A good indication of how easy the car will go back together, is how easy it comes apart. Only one bolt gave us reason to break out the power tools.
Here is the new core support from The Paddock slipping right into place. It is important to note that the two main bolts attaching the core support to the frame are also adjusting points. There isn't a lot of adjustment here, but it should not be overlooked in the final assembly adjustments. Large, flat washers can be used to adjust the height.
The new fender fit almost as good as it looked. The bolt holes on these parts not only lined up fine but so did the body line with the doors. In most cases, a good bodyman may be more inclined to locate original sheetmetal. However, with the quality of aftermarket pieces like these, why spend more than you have to?
Here we can see how much larger the hole in the fender is compared with the size of the bolt holding it on. This adjusting point allows the fender to move up, down, forward, and back. Later, the bolt was removed and replaced with a new bolt and washer.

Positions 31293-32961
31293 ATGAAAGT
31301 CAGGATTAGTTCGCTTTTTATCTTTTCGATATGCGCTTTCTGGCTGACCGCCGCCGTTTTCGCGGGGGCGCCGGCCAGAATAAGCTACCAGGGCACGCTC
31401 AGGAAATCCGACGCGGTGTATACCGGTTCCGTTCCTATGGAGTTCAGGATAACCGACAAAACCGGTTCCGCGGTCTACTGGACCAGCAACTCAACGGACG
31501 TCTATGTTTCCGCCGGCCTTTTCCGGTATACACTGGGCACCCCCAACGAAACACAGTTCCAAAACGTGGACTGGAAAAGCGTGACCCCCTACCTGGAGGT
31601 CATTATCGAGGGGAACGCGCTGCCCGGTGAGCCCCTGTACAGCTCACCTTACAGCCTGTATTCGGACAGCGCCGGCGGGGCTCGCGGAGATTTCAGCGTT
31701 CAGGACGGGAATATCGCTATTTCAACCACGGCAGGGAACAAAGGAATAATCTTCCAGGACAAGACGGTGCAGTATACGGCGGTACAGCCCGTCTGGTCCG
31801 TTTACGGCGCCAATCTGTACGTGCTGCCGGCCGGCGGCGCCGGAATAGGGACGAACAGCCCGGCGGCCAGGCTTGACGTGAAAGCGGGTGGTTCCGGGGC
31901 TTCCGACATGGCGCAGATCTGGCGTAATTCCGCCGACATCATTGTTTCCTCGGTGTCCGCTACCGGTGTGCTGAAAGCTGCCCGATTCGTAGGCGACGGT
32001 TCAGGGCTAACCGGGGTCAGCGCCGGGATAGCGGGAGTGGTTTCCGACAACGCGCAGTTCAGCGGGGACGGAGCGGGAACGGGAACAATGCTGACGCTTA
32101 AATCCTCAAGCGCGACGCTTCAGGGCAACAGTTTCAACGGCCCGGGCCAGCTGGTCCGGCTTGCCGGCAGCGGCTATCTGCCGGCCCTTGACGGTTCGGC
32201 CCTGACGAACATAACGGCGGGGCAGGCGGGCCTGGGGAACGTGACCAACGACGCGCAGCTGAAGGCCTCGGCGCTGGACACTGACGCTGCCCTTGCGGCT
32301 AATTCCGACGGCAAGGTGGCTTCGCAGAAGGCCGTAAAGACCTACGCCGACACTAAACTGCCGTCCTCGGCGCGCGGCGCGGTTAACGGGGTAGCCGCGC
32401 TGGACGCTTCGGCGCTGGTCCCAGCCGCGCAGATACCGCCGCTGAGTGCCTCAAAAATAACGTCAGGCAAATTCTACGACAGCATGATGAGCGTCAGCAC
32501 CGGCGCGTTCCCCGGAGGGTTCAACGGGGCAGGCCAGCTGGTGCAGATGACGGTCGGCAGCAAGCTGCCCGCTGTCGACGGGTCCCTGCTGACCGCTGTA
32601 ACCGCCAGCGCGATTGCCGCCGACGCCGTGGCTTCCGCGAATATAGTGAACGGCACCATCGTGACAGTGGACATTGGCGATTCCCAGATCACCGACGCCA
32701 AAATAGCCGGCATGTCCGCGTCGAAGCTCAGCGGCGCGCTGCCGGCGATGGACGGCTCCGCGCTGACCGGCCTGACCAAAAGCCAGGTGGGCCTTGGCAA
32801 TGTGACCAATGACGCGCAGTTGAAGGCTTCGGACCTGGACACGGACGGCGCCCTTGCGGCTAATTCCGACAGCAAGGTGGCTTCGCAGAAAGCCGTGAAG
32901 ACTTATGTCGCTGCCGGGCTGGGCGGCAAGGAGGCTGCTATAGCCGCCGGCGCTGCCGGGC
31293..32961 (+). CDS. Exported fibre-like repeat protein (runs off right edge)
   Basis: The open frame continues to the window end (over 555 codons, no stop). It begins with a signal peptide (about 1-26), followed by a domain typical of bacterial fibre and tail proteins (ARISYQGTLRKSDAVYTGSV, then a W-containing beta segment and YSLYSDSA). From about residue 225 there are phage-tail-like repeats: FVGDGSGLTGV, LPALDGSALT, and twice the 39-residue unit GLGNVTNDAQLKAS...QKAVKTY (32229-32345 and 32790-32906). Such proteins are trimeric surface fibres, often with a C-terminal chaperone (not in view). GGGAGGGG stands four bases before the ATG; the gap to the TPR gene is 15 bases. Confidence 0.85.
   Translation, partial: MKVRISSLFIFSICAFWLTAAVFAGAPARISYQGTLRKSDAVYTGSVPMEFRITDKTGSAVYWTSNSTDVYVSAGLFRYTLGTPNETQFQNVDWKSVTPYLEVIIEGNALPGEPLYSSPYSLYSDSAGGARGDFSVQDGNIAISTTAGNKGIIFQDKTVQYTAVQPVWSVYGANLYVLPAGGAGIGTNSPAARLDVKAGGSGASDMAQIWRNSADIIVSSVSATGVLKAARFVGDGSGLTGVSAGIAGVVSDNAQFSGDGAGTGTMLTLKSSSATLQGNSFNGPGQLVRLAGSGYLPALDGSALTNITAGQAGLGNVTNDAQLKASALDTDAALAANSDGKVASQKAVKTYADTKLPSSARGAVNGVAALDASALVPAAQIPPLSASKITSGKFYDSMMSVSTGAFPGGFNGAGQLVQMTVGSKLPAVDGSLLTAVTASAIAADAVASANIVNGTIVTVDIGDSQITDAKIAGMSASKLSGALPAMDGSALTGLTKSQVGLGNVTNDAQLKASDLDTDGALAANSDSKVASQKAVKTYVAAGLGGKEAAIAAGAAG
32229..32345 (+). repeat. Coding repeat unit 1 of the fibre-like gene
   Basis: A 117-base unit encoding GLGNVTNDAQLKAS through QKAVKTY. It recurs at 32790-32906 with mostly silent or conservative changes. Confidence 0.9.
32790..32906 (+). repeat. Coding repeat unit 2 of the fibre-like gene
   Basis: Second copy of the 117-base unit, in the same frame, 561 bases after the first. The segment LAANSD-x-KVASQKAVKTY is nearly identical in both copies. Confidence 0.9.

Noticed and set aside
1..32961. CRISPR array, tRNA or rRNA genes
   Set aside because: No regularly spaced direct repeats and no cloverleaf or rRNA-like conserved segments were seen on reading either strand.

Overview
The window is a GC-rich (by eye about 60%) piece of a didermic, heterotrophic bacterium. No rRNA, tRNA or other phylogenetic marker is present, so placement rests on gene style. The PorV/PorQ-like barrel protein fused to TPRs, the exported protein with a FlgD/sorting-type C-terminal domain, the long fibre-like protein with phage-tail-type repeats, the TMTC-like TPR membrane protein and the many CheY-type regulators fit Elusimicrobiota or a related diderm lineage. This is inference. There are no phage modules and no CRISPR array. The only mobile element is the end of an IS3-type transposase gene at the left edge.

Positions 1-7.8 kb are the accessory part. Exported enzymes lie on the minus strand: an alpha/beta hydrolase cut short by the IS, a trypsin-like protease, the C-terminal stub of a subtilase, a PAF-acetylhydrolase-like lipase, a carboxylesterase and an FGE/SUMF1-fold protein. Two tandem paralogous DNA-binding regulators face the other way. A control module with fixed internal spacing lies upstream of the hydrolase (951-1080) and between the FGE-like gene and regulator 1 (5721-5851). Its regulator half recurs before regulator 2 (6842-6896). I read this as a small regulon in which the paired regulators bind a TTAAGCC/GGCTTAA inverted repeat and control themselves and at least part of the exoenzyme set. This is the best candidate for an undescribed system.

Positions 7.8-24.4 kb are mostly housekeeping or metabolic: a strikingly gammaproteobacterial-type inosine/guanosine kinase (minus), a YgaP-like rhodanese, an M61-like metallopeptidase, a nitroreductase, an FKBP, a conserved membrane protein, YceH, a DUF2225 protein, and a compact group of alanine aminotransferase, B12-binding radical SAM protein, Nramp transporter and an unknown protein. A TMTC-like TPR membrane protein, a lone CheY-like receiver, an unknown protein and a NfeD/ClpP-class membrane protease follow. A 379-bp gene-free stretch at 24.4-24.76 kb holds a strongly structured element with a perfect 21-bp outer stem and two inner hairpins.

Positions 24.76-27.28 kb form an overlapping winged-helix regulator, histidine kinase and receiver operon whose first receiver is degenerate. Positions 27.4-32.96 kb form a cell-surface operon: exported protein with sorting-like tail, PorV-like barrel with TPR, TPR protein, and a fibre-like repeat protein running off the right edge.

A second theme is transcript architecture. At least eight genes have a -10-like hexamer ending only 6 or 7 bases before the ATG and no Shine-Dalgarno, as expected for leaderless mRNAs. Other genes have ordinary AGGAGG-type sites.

Here are some of the different types of shims used to align body panels. These were purchased at a local parts store. There are different thicknesses and shapes, so a variety should be on hand to fit in many different places.
Our new fender needed two 1/8-inch thick shims to bring it up even with the cowl. Do not tighten these bolts all the way down until all adjusting points have been figured out. The fender needs to move around in order to adjust properly.
Here is another fender adjusting point. These shims can be a little easier to hold in these positions.
Eastwood sent us one of its body gap gauge tools known as The Judge. This tool will be a great help during final assembly. The nylon gauge won't scratch or mar painted surfaces. The blades are 1/32-inch, 1/16-inch, and 1/8-inch thick. With this tool, a consistent gap can be adjusted for every body panel.